According to the EGRA 2010, family members helping children with their homework was the highest predictor of reading fluency across both urban and rural settings and at all income levels. This implies that all children, irrespective of their background will have greater reading and writing abilities if the learning environment outside of school is supportive. The best opportunity to teach children the skills of reading is in the early grades (1–3), or earlier if possible. Children who successfully learn to read in the early primary years of school are well prepared to read for learning and for pleasure. On the other hand, those who struggle with reading difficulties in grades 1 to 3 are at a serious disadvantage. Academically, they have a much harder time keeping up with their peers and they increasingly fall behind in other subjects. Also in their life skill, nurtured readers have the incentive to lead their leisure time too positively; indeed it is at their disposal to govern the world so familiarly as well as they can be governed amenable to democratic values in various endeavors.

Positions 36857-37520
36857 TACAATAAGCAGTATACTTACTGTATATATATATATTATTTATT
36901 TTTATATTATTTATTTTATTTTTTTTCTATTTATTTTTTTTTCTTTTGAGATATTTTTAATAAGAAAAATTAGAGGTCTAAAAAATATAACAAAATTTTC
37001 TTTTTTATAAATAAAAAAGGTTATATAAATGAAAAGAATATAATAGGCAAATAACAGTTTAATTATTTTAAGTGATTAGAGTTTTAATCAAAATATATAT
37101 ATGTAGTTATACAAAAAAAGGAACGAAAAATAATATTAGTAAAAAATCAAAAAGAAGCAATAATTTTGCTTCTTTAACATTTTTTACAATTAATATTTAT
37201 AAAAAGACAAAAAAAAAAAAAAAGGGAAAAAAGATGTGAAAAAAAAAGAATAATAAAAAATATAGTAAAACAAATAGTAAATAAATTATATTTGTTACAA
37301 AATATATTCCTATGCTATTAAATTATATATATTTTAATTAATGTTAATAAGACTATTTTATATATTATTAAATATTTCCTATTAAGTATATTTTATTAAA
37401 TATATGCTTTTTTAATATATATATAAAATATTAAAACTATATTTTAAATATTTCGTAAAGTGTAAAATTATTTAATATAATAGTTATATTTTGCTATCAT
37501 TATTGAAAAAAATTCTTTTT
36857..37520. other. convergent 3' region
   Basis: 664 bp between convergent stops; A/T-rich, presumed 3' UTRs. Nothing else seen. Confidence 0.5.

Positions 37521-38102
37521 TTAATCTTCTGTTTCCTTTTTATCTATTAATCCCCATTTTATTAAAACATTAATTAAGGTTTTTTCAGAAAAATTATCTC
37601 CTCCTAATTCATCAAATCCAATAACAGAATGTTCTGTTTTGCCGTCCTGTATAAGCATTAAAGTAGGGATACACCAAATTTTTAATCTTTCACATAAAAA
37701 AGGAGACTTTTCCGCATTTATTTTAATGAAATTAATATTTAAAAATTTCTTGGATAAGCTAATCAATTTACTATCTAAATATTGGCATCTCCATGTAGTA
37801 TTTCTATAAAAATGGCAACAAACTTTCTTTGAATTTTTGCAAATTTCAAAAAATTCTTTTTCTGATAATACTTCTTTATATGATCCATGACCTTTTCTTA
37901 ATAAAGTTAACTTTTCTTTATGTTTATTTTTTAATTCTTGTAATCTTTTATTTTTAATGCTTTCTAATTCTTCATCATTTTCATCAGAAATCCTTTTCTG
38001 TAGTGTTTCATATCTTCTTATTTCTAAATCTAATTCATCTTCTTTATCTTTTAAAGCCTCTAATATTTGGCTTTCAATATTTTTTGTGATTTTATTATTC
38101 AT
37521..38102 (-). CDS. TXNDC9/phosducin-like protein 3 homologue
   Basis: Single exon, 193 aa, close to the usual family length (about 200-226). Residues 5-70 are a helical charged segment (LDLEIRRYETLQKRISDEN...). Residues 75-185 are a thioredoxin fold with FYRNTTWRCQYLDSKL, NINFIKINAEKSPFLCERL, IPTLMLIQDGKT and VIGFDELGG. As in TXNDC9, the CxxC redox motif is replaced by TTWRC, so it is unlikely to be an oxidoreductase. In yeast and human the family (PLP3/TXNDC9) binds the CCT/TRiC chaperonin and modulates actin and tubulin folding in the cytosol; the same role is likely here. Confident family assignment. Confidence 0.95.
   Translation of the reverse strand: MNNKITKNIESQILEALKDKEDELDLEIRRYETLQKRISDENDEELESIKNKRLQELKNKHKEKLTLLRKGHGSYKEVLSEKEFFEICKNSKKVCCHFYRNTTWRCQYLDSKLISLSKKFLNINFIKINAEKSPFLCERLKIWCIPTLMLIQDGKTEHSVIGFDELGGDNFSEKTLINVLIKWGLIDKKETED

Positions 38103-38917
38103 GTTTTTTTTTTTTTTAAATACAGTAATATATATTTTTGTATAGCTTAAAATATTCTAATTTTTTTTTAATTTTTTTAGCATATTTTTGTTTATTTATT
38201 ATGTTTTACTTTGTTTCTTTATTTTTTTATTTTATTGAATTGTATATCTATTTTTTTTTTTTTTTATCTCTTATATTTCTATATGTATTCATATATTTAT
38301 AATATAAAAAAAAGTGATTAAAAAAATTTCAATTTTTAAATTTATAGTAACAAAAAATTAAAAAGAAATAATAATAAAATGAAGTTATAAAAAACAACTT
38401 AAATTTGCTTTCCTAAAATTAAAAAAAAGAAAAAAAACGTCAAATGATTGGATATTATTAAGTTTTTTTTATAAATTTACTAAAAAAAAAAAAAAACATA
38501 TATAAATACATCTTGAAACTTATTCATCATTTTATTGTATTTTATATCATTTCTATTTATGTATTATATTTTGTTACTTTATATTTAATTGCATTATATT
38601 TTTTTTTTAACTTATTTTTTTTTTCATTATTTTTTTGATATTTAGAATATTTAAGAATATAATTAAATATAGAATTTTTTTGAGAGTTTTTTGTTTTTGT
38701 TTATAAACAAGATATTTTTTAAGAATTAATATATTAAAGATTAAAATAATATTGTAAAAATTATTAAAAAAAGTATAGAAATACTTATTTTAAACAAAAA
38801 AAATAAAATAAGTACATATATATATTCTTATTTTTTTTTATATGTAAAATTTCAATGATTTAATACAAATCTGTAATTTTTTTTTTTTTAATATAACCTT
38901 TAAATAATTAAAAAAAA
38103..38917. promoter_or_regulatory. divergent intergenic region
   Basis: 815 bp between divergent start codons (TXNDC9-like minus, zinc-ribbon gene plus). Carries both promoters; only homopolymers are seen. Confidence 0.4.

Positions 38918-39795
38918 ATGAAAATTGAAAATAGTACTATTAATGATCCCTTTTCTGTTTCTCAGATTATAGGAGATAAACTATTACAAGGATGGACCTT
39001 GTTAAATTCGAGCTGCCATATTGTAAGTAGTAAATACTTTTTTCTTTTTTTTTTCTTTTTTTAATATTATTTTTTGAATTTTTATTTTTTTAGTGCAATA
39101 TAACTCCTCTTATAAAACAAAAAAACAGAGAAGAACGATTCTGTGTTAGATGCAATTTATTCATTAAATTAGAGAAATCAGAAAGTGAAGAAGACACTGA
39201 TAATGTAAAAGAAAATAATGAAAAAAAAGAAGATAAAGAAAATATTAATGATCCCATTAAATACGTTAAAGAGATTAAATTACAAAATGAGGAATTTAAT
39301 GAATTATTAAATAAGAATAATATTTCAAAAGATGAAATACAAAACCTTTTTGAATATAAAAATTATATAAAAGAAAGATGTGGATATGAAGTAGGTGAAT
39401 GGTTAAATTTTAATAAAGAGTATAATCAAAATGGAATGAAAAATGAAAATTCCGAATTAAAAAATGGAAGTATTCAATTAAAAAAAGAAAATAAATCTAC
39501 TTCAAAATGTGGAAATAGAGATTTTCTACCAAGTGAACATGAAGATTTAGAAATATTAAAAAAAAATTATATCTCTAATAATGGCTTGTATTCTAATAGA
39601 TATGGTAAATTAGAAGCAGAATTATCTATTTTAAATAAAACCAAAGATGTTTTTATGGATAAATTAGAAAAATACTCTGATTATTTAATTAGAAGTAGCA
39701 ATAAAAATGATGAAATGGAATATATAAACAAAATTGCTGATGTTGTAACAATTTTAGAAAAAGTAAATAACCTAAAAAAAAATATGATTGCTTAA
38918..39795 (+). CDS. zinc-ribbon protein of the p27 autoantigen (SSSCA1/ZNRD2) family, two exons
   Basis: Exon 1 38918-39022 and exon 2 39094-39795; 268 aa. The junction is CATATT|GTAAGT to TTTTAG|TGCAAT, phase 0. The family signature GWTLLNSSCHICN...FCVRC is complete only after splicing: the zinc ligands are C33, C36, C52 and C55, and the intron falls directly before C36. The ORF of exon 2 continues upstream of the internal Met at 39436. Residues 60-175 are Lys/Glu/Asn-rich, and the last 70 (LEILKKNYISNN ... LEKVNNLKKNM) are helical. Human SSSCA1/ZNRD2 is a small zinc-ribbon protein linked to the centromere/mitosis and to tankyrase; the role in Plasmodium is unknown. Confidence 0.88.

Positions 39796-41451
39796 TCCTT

The current status of reading skills particularly among children, suggests that significant interventions in the quality of reading instruction and the provision of reading materials are necessary. In response to this challenge, governments, local and international communities are striving to change the situation.
HOHE Award will be organized on annual bases to select books considered to have had a very high literary merit. But also through out the year there will be several events planned to improve the reading culture among the youth and children in particular. This includes organizing seminars on regular bases, short-term trainings, children reading competition in selected primary schools, working with book clubs and publishers to support new authors to produce their literary works. It is with this in view that HOHE Awards is initiated to contribute for the advancement of reading culture in Ethiopia.